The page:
NAACP, law enforcement officials discuss study on racial profiling

NAACP and Charleston law enforcement officials meet

The NAACP and law enforcement officials in Charleston met Thursday after police officers and deputies were accused of racial profiling. Earlier this month, the ACLU released numbers outlining the racial bias in marijuana arrests across the nation.

According to the 2010 report, blacks were arrested roughly three times more often than whites for marijuana possession in Charleston County. Sheriff Al Cannon and Charleston Police Chief Greg Mullen say they found the report disturbing. Both say they do not dispute the numbers in the report. Their problem is with how the data is being interpreted, suggesting their officers and deputies are racially biased. They say their increased presence in black communities is a result of the feedback they receive from some of the people who live in those neighborhoods.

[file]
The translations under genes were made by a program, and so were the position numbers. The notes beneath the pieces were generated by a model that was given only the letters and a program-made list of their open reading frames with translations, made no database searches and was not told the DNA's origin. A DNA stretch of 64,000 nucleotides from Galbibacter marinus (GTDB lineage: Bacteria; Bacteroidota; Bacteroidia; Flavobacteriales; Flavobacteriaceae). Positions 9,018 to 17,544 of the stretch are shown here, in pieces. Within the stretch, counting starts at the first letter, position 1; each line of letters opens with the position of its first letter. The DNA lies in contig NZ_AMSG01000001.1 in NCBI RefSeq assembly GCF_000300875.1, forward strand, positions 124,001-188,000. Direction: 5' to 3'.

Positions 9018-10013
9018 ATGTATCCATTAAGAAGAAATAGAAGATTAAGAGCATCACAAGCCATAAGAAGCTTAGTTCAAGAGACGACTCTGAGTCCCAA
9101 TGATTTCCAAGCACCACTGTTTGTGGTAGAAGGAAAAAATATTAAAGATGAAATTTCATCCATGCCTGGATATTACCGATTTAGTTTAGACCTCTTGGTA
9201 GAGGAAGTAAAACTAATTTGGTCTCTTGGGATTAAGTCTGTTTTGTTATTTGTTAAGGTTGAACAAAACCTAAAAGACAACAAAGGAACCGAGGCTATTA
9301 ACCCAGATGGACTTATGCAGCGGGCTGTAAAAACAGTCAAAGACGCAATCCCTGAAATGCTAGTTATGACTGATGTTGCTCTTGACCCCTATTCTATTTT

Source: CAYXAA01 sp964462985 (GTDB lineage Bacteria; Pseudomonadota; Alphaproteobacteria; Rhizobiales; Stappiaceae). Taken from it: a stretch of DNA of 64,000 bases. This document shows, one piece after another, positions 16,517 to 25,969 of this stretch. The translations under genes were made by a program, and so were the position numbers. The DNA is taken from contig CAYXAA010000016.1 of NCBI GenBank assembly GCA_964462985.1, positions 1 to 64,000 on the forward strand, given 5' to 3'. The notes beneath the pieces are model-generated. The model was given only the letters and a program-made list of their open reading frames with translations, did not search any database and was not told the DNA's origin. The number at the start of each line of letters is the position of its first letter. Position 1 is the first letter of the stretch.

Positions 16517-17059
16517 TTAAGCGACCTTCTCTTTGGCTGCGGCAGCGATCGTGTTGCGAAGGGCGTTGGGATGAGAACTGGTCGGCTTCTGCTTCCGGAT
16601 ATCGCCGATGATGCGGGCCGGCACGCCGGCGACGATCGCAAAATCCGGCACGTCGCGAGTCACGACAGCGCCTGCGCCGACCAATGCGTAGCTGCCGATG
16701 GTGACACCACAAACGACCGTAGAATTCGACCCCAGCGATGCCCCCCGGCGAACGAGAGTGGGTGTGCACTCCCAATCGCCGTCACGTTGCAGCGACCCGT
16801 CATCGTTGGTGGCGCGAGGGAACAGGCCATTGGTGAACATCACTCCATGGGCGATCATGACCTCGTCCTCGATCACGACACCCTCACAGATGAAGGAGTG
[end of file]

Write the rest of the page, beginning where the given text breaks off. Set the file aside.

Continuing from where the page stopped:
"We're not going to the predominantly white communities as a result of complaints about drug dealing on the corner," said Cannon. "If we did, you would see a difference in these percentages."

"You don't want me to stand up here and tell you that there's no bias going on in law enforcement across the country, and I'm not going to do that, and I don't want you to stand up and say all the police officers across the country are ill-willed and racist because they're not," said Mullen.

Dot Scott, the president of the Charleston chapter of the NAACP, says the data is extremely revealing and very upsetting.

"When we know, while it may not be intentional, while it may not have been pre-planned, while we may even know that it would not be condoned, racial profiling happens, and it happens far too often in our community," said Scott.

Both sides expressed their willingness and desire to work together to crack down on drug abuse. Chief Mullen says the challenge is how to keep marijuana use from rising in certain age groups.

According to the ACLU, South Carolina spent $49 million on marijuana arrests in 2010.

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